Will Flash ever truly be optimised for OS X?

Discussion in 'macOS' started by martynmc7, Jul 13, 2009.

  1. martynmc7 macrumors regular

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    Dec 30, 2008
    #1
    It's always seemed ridiculous to me that with so many OS X users out there Adobe has never seen fit to really push flash optimisation on Macs. There seem to be small incremental improvements, after recently updating to flash player 10 my CPU usage on YouTube HD videos went down from 80% to around 50-60%, but these are still ridiculous numbers for a simple YouTube video (not to mention my lap getting stupidly warm after enough YouTube-ing thanks to the CPU load).

    What are people's thoughts, will Adobe ever bother? Will flash ever die and give way to a better format that can be optimised for Macs straight off the bat? Will Snow Leopard make any difference? Do Adobe even care? Is there anything to be done?
     
  2. Tallest Skil macrumors P6

    Tallest Skil

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    #2
    I sure hope not. I want HTML5 to replace everything that Flash used to be the go-to app for.

    Use web standards for webpages, not Flash. Not from one company.
     
  3. martynmc7 thread starter macrumors regular

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    Dec 30, 2008
    #3
    I agree, the internet is an open forum for information and discussion, and as such shouldn't have to use proprietary means. Companies can do what they like with their software and OS', but no one company owns the internet, it should be based on open formats for all it's media.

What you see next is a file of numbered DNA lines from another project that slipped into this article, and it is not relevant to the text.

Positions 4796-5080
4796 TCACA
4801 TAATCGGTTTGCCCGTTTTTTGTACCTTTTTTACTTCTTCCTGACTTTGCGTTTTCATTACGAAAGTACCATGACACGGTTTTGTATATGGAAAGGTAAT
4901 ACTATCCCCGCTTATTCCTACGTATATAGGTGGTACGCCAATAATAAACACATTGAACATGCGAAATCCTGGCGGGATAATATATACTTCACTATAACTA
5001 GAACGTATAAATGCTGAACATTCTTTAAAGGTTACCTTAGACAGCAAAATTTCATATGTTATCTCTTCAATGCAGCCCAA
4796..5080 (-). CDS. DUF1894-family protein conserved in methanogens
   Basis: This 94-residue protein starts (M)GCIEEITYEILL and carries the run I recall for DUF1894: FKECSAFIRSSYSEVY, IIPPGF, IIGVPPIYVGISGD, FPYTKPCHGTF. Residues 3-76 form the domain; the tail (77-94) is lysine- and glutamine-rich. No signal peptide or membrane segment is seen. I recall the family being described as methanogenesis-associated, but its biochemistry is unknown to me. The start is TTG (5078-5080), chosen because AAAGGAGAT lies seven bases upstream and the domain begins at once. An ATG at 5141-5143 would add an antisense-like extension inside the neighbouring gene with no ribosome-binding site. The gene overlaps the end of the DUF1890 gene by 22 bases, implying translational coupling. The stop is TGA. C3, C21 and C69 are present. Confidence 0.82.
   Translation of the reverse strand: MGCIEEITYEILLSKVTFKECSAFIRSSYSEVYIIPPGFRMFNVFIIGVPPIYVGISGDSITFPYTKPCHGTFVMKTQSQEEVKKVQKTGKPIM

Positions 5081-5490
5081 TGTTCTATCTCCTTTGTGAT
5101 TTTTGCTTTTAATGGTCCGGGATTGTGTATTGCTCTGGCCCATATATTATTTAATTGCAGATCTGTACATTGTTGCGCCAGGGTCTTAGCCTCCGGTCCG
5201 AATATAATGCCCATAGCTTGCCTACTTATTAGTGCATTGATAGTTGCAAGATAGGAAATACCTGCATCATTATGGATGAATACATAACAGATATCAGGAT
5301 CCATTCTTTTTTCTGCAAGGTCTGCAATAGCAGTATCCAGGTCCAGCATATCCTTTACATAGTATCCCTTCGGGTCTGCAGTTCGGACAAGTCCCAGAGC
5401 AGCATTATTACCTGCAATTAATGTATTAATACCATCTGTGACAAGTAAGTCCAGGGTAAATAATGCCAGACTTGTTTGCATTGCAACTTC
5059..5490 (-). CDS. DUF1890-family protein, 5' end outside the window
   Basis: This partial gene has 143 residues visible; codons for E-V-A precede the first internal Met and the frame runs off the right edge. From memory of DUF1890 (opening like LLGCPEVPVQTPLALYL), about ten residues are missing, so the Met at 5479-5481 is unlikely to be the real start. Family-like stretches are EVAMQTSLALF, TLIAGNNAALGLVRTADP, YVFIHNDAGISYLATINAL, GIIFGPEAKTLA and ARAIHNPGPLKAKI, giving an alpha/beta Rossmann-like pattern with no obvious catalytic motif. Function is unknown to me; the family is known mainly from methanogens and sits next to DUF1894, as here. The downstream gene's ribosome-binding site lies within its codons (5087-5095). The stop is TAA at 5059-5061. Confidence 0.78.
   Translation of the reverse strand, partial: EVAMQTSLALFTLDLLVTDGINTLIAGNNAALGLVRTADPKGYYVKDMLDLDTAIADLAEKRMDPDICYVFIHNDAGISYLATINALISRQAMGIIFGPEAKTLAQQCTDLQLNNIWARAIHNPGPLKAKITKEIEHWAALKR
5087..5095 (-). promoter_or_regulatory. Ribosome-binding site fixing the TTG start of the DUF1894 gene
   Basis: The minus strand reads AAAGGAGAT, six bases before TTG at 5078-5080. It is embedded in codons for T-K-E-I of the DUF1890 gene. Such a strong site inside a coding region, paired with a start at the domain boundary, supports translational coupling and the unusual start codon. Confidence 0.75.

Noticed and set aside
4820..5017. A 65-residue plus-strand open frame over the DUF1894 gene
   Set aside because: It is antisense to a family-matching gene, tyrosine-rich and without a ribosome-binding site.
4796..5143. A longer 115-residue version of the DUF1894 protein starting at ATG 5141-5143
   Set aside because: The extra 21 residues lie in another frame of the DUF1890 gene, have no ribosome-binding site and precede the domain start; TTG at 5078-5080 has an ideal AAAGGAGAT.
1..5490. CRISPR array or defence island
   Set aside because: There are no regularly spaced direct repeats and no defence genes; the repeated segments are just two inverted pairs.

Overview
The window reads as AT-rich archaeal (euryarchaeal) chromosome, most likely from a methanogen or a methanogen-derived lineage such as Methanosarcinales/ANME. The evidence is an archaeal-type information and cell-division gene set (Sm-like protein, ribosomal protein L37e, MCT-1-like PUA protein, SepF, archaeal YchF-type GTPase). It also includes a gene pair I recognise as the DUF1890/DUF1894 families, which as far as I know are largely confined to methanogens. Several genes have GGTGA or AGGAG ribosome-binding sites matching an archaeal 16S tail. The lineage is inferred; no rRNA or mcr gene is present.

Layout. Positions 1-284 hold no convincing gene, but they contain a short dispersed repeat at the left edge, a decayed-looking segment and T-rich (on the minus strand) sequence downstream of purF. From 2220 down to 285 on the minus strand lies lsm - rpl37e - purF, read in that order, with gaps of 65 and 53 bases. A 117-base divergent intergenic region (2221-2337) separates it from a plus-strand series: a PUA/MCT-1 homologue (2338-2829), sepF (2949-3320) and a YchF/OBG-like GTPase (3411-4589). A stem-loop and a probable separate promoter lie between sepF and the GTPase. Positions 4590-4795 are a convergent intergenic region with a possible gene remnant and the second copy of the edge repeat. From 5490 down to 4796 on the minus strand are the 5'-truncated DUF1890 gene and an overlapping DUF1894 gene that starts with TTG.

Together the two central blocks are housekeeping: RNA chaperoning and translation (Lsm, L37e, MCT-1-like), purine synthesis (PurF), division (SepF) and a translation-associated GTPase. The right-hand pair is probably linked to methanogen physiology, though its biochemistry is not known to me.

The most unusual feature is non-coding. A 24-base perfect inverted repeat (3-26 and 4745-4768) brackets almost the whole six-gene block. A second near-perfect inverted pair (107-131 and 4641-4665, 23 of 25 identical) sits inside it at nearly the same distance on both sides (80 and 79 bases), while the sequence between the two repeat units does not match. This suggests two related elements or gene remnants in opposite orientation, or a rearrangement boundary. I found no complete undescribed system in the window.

4. Cinder6 macrumors 6502

    Cinder6

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    Jul 9, 2009
    #4
    Yeah, now all we have to do is hope that the browser vendors decide on a format. Or at least decide on formats anyone can use.
     
  5. PlaceofDis macrumors Core

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    Jan 6, 2004
    #5
    agreed. flash should die, its just a horrible product these days.
     
  6. kropotov macrumors member

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    Jul 11, 2009
    #6
    i know, that there exist alternative flash (not adobe) that need less resourses
     
  7. localoid macrumors 68020

    localoid

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    #7
    A recent posting on WHATWG by Ian 'Hixie' Hickson, author and maintainer of the Web Applications 1.0/HTML5 specification, regarding codecs for <audio> and <video> seems to indicate you may be waiting a while... Quoting from the message:

     
  8. Boneoh macrumors 6502

    Boneoh

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    So. Cal.
    #8
    Yes, this is a major bummer when the standards committees can't reach a conclusion.
     
  9. kasakka macrumors 68000

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    Oct 25, 2008
    #9
    Unless there's a radical change in personnel at Adobe, I don't see it happening. Their products have gone down in quality a lot in recent years and the OSX versions seem to be consistently worse than their Windows counterparts. Same is true with the Flash plugin.
     
  10. Keleko macrumors 68000

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    Mar 26, 2008
    #10
    I keep my hopes up that one day Apple will buy Adobe. Then maybe they'd fix Flash.
     
  11. Boneoh macrumors 6502

    Boneoh

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    #11
    Funny, I keep praying that MS Won't buy Adobe! ;) I am too dependent on CS4...:eek:
     
  12. vanc macrumors 6502

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    Nov 21, 2007
    #12
    It should be possible to add H.264 support to Firefox with a plugin. There are some open source H.264 decoders out there.

    For Opera, I don't think most people will care about what they will be doing.
     
  13. EmperorDarius macrumors 6502a

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    Jan 2, 2009
    #13
    That would almost completely kill the design industry!
     
  14. jdechko macrumors 68040

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    Jul 1, 2004
    #14